Greens leader Adam Bandt has implored members to stick with them in the wake of Lidia Thorpe’s resignation, revealing their First Nations advisory group’s counsel is that the party “cannot say no” to the voice to parliament despite Thorpe’s own objections.
The federal Greens’ decision to campaign for the voice comes after they secured guarantees on funding for the truth and treaty elements of the Uluru statement. But one elected Greens member has already quit the party in the wake of Thorpe’s departure, claiming Bandt had adopted a “contradictory policy position” and undermined their former colleague.
The party will hold an extraordinary national council meeting on Tuesday night to discuss the fallout.
“I know that the results with Senator Thorpe leaving the party to sit on the crossbench will make a lot of people across Victoria sad,” Bandt said. “I’m also feeling sad. Our position remains our position. Our job now is to deal with the cards as they have fallen.”
Thorpe’s sudden resignation was followed hours later by the Greens formally resolving to support the voice, a position she – as the party’s First Nations spokesperson – had resisted for months.
Bandt and the deputy leader, Mehreen Faruqi, wrote to party members on Monday night after Thorpe’s departure to explain their decision on the voice. In the email, obtained by Guardian Australia, they said the decision came after consulting their First Nations advisory group, known as the Blak Greens.
“The Blak Greens convenors advised us that there are a diversity of perspectives within the party and in the broader community but at the end of the day we cannot say no to a voice to parliament,” Bandt and Faruqi wrote.
They also noted the specific advice given by the government’s expert legal group, previously reported by Guardian Australia, that Indigenous sovereignty would not be affected by the voice. Bandt and Faruqi said they still believed a treaty should come first and that they would not “let the government off the hook” on the other parts of the Uluru statement.
There is concern among some in the party that Thorpe’s decision to quit in order to lead a Blak Sovereignty movement may see further defections of some activist members loyal to her.
James Conlan, a Greens councillor on Victoria’s Merri-Bek council, quit the party and posted a 23-tweet thread criticising his former colleagues over their dealings regarding Thorpe and the voice.
“The Greens’ unambiguous policy position, which prioritises Treaty before Voice, may be inconvenient in the current political context. But this is the policy of the party,” he tweeted.
Conlan claimed “the party establishment have ostracised, isolated and publicly undermined” Thorpe over her advocacy for treaty and truth before voice. He claimed the Greens federal party room’s position was contradictory in backing voice before treaty.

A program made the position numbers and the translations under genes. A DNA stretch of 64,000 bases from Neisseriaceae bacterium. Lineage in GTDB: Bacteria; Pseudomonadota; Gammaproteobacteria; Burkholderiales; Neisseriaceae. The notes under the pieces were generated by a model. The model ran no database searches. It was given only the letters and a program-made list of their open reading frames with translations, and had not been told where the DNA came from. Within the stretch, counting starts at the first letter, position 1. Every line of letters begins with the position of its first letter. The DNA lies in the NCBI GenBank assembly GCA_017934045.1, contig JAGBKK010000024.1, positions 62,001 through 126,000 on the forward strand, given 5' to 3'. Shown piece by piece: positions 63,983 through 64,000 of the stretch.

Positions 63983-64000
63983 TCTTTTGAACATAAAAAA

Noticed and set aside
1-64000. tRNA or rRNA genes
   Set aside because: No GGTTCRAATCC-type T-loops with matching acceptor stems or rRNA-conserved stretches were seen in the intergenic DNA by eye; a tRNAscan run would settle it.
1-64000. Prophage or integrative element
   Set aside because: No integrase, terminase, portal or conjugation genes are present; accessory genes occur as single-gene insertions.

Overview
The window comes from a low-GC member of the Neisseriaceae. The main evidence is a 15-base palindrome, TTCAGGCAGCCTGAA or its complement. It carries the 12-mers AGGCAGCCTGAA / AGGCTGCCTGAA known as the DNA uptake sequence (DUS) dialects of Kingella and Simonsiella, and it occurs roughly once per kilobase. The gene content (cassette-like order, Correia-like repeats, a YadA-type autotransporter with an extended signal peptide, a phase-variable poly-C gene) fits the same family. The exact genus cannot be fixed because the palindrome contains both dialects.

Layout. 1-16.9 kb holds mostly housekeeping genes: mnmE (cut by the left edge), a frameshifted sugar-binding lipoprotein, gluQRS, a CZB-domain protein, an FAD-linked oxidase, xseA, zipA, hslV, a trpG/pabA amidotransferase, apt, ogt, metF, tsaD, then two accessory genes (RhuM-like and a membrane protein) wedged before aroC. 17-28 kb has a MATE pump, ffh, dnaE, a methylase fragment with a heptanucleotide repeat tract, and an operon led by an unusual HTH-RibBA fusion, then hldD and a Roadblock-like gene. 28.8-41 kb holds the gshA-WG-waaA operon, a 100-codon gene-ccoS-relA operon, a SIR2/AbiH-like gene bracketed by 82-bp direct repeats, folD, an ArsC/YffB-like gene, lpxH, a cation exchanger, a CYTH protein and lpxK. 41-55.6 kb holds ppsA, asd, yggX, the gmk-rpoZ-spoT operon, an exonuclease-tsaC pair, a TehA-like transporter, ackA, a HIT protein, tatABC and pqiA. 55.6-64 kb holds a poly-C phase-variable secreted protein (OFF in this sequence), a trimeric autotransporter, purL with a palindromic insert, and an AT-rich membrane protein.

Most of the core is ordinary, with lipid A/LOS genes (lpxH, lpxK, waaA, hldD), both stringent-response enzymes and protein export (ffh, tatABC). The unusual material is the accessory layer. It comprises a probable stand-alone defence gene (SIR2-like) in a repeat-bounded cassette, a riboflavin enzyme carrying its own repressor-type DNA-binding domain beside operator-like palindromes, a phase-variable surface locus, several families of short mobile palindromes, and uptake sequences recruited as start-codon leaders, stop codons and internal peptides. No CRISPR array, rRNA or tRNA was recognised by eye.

Bandt said the Greens has secured further funding for truth and treaty from the Labor government, in addition to funding for those provisions in the October budget. Neither Bandt, nor the Indigenous Australians minister, Linda Burney, have released details of those guarantees.
West Australian senator Dorinda Cox, a Yamatji-Noongar woman, is expected to replace Thorpe as First Nations spokesperson. She believes the Greens had received enough information to officially back the voice, and welcomed government commitments on truth and treaty.
“We do need voice and that’s why we’re backing it, we need to secure that in a way we can move forward … in order to make sure we get a treaty,” Cox said.
Cox also said she backed funding for an official pamphlet outlining the yes and no cases for the referendum, raising concerns about “amplification of incorrect information”. The Coalition and other groups on both sides of the referendum have called on the government to reverse its decision to scrap funding for the pamphlet.
In her first interview since quitting, Thorpe told the ABC she hadn’t been invited to meet the government’s internal referendum groups, while opposition leader Peter Dutton had.
“Let’s bring the groups together. It will be a conversation that we need to have. We don’t want to fight each other out in the public, we want to unite but we have to ensure that we get some wins along the way,” Thorpe said.
She called for the government to put explicit provisions around sovereignty in the constitution and the referendum legislation.
Members of the Blak Greens and several state conveners will attend Tuesday’s special meeting, though there won’t be a Victorian state council representative given its constitution recently abolished the convener position.
A senior Australian Greens source expected there would be “lots of feelings” aired at the meeting but dismissed the possibility of a grassroots revolt following Thorpe’s defection.
“Undeniably a lot of people are sad, some are hurt, some are frustrated but the vast majority of us saw in the last couple weeks that this was going to be the inevitable conclusion,” they said.
A Victorian Greens member also dismissed talk of a possible rift.
“The Victorian party is filled with lots of people from different ideological groupings; it’s much more radical than other states. The vast majority of the Victorian Greens want to support the voice but among some smaller groupings, this is not the case and most members respect and understand that,” they said.
“I wouldn’t characterise what’s going on as some huge, massive, festering wound in the party. I don’t think we will be seeing mass resignations.”
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